Pacific Live Stock Co. v. Lewis - 241 U.S. 440 (1916)
U.S. Supreme Court
Pacific Live Stock Co. v. Lewis, 241 U.S. 440 (1916)
Pacific Live Stock Co. v. Lewis
Argued March 16, 1916
Decided June 5, 1916
241 U.S. 440
Nothing is accomplished by an unsuccessful attempt to remove an administrative proceeding into the federal court where the district court has by its remanding order adjudged that the removal is not authorized.
Under § 28, Judicial Code, the order of the district court remanding a proceeding to the state court is final and conclusive; it is not subject to review either directly or indirectly.
The rule of retention of a cause by the first of two courts of concurrent jurisdiction to the exclusion of other courts and the protection of its
jurisdiction by injunction, applies only where there is substantial identity in the rights asserted and purposes sought in the several suits; the rule does not apply where the earlier suit is a mere private effort to restrain encroachments on plaintiff's individual rights and the later suit is a quasi-public proceeding set in motion by a public agency to determine the rights of all parties in interest.
Where the decision by the state court, that a statutory proceeding before a state board is preliminary and administrative and not judicial, is the necessary result of that court's construction of the statute, this Court accepts it as correct.
A state may, without violating due process of law, require all claimants to the same water to submit their claims to an administrative board and to pay a reasonable fee for the expenses of such board in determining the relative rights of the various claimants, and an opportunity to be heard is not denied by accepting ex parte sworn statements if all testimony is to be subsequently reviewed by the court in a proceeding wherein testimony may be taken; nor is it a denial of due process of law to make the preliminary order of such a board effective pending final determination by the court, where provision is made for a stay on giving suitable bond for damages that may accrue; such requirements are not arbitrary, and are a proper exercise of governmental protection of the water which in its absence might pass on and be lost.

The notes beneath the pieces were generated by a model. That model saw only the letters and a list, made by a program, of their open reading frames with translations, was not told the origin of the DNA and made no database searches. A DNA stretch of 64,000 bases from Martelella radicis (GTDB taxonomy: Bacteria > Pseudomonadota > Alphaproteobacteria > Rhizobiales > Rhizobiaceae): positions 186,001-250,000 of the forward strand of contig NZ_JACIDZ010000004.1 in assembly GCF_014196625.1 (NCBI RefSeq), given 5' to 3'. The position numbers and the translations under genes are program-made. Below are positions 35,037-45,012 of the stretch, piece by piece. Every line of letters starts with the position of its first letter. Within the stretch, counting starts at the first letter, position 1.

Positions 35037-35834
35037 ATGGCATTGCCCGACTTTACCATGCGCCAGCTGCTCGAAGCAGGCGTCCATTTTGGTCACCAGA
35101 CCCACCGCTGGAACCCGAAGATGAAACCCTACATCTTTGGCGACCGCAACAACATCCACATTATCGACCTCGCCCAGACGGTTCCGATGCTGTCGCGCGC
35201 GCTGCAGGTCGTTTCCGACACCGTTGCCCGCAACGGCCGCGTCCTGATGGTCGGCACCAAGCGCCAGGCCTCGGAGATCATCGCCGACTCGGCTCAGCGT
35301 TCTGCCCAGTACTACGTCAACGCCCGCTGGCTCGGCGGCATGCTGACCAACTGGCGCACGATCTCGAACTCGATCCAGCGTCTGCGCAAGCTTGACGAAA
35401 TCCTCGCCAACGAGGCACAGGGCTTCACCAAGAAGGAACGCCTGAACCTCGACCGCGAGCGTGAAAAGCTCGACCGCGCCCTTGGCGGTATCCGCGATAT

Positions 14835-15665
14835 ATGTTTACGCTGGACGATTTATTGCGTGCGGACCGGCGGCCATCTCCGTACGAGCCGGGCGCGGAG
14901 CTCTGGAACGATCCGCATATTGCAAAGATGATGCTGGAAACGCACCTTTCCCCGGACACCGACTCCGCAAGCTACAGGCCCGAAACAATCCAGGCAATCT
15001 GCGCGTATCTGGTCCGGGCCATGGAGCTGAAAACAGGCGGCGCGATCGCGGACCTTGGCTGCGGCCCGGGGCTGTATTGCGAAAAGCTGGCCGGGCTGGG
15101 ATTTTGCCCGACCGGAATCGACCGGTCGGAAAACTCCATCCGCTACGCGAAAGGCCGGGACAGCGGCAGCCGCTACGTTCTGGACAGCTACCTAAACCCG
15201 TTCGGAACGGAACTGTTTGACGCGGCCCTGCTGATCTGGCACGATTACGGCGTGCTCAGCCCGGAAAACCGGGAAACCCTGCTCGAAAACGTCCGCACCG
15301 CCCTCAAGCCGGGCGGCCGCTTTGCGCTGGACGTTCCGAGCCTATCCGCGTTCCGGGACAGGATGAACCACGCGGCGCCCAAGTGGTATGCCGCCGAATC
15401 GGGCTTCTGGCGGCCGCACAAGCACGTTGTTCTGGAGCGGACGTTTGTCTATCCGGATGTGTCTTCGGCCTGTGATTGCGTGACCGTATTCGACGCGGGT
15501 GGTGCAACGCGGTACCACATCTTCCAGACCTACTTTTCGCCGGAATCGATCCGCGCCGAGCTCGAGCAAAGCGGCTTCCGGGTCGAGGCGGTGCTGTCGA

The statutes of Oregon, 3 Lord's Laws, chap. 6 and chaps. 82, 86 and 97 of Laws of 1913, establishing proceedings before the state Water Board for ascertainment and adjudication of the relative rights of various claimants to the same water, do not deny due process of law because they require a claimant to assert his right and to pay fees for its consideration, or because they allow the board to accept and consider sworn statements taken ex parte without opportunity for cross-examination, or because they allow administrative orders to be followed and given effect before final action of the courts thereon.
The facts, which involve the Constitutionality, under the Fourteenth Amendment, of the statute of Oregon relating to appropriation and distribution of water, and the validity of proceedings thereunder, are stated in the opinion.